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Fire in the Pinelands

Fire in the Pinelands

Policy Notes: April 2023

Playing (and Living) with Fire in the Pinelands. ‘Policy Notes’ are designed to update the public on the activities of the Pinelands Commission, which have been summarized by Pinelands Preservation Alliance staff who attend all public meetings of the Commission.

May 5, 2023


You can read Pinelands Commission meeting agendas and minutes on their website, or watch the live stream of their meetings on their YouTube channel.

Farmers and fire wardens alike have welcomed the April May showers. Recent downpours are coming on the heels of New Jersey’s peak fire season, which occurs every year between mid-march and May. The NJ Department of Environmental Protection explains that this is due to a combination of warming weather, decreased humidity, and higher winds. The concern was particularly high this year relative to others due to the unusually mild and snow-less winter that we just experienced. A fire that broke out in Manchester on April 11 consumed 3,900 acres of wooded area.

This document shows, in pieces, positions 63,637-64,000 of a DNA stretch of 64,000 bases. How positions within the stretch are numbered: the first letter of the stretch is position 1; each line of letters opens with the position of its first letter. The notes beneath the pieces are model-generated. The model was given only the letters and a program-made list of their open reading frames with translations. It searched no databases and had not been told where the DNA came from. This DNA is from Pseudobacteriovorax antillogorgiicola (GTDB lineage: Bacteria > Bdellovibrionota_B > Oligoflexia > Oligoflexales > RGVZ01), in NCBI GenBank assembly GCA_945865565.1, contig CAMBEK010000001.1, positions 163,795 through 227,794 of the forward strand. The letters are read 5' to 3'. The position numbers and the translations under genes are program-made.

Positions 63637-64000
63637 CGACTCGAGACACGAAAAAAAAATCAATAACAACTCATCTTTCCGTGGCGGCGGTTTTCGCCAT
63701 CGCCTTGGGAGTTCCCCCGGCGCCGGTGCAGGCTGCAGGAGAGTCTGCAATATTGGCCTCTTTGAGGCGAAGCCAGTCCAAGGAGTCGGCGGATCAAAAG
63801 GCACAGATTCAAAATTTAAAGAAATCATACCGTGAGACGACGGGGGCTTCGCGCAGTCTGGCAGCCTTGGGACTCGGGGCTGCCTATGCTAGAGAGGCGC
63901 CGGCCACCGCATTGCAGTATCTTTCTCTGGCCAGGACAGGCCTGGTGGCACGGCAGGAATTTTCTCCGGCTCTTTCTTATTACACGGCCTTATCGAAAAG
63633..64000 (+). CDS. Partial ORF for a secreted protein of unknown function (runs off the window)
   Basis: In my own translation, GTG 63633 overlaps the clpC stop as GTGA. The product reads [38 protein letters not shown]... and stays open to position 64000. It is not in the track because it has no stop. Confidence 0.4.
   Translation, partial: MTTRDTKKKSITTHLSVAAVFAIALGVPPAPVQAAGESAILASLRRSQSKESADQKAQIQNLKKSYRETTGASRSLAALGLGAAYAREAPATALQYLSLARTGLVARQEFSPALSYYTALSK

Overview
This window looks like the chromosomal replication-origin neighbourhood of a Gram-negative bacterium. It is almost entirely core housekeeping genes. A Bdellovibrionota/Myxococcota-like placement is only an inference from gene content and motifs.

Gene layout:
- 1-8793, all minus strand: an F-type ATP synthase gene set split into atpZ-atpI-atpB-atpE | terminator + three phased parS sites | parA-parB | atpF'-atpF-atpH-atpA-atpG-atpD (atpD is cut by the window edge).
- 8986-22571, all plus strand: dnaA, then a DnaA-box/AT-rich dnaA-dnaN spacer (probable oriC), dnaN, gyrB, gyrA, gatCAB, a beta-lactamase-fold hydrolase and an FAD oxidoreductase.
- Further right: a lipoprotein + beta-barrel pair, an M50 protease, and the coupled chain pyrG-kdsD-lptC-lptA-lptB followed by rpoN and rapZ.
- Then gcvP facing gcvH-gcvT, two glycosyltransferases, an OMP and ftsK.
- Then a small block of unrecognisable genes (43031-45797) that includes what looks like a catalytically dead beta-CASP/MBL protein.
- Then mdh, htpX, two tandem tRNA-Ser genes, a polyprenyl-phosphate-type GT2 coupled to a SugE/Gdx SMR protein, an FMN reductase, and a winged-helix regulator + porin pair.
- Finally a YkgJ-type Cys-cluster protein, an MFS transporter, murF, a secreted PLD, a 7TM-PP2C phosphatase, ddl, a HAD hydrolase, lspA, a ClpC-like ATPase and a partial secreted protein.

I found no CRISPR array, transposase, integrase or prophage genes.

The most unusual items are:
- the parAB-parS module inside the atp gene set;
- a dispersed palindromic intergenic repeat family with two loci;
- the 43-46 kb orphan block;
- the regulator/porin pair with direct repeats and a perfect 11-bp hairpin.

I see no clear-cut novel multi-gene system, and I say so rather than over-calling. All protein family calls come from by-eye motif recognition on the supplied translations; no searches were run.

The New Jersey Pinelands are actually adapted to wildfires—however, the people and buildings scattered throughout this region are not! Pine barrens need to burn episodically to maintain the integrity of this ecosystem, but humans have altered the way that these fires burn. Some of these changes have happened incidentally as human development has fragmented forest habitats, introduced invasive species of plants (changing the fuel composition), and increased opportunities for wildfires to start. Humans also actively alter the progression of forest fires by suppressing them, especially to protect human development that is built in harms’ way. Thankfully, New Jersey has made strides towards more closely mimicking natural cycles of wildfires by performing prescribed burns (see the Prescribed Burn Act of 2018). Prescribed burns can be conducted proactively in weather conditions that make it easier to contain the fires—think low winds and low temperatures. This doesn’t eliminate the chance of an unplanned fire, but it does rein in the intensity of these fires when they do occur.